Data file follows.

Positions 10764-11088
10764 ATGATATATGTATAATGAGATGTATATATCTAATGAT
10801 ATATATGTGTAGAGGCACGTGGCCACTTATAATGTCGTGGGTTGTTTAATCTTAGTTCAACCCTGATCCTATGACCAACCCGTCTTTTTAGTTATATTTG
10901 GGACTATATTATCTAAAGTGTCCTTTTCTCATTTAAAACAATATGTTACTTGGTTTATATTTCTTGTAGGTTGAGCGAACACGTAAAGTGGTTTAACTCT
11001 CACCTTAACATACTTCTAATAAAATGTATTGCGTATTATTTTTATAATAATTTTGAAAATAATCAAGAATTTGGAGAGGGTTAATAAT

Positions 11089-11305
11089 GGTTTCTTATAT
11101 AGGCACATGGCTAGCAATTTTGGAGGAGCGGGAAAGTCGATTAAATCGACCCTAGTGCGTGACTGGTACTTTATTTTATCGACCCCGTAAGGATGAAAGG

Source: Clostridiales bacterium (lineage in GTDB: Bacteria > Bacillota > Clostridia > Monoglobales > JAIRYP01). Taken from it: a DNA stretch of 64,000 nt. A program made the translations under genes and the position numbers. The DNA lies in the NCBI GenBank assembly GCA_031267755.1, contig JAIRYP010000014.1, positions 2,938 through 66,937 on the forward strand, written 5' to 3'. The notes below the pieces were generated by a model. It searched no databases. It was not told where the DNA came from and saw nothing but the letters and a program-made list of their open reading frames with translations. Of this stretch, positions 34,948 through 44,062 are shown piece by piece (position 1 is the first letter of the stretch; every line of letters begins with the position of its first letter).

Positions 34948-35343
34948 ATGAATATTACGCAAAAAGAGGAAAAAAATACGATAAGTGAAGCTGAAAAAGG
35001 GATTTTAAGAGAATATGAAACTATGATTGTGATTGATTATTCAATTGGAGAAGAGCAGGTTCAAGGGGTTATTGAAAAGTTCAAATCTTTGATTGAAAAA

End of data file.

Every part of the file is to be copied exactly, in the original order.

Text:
Positions 10764-11088
10764 ATGATATATGTATAATGAGATGTATATATCTAATGAT
10801 ATATATGTGTAGAGGCACGTGGCCACTTATAATGTCGTGGGTTGTTTAATCTTAGTTCAACCCTGATCCTATGACCAACCCGTCTTTTTAGTTATATTTG
10901 GGACTATATTATCTAAAGTGTCCTTTTCTCATTTAAAACAATATGTTACTTGGTTTATATTTCTTGTAGGTTGAGCGAACACGTAAAGTGGTTTAACTCT
11001 CACCTTAACATACTTCTAATAAAATGTATTGCGTATTATTTTTATAATAATTTTGAAAATAATCAAGAATTTGGAGAGGGTTAATAAT

Positions 11089-11305
11089 GGTTTCTTATAT
11101 AGGCACATGGCTAGCAATTTTGGAGGAGCGGGAAAGTCGATTAAATCGACCCTAGTGCGTGACTGGTACTTTATTTTATCGACCCCGTAAGGATGAAAGG

Source: Clostridiales bacterium (lineage in GTDB: Bacteria > Bacillota > Clostridia > Monoglobales > JAIRYP01). Taken from it: a DNA stretch of 64,000 nt. A program made the translations under genes and the position numbers. The DNA lies in the NCBI GenBank assembly GCA_031267755.1, contig JAIRYP010000014.1, positions 2,938 through 66,937 on the forward strand, written 5' to 3'. The notes below the pieces were generated by a model. It searched no databases. It was not told where the DNA came from and saw nothing but the letters and a program-made list of their open reading frames with translations. Of this stretch, positions 34,948 through 44,062 are shown piece by piece (position 1 is the first letter of the stretch; every line of letters begins with the position of its first letter).

Positions 34948-35343
34948 ATGAATATTACGCAAAAAGAGGAAAAAAATACGATAAGTGAAGCTGAAAAAGG
35001 GATTTTAAGAGAATATGAAACTATGATTGTGATTGATTATTCAATTGGAGAAGAGCAGGTTCAAGGGGTTATTGAAAAGTTCAAATCTTTGATTGAAAAA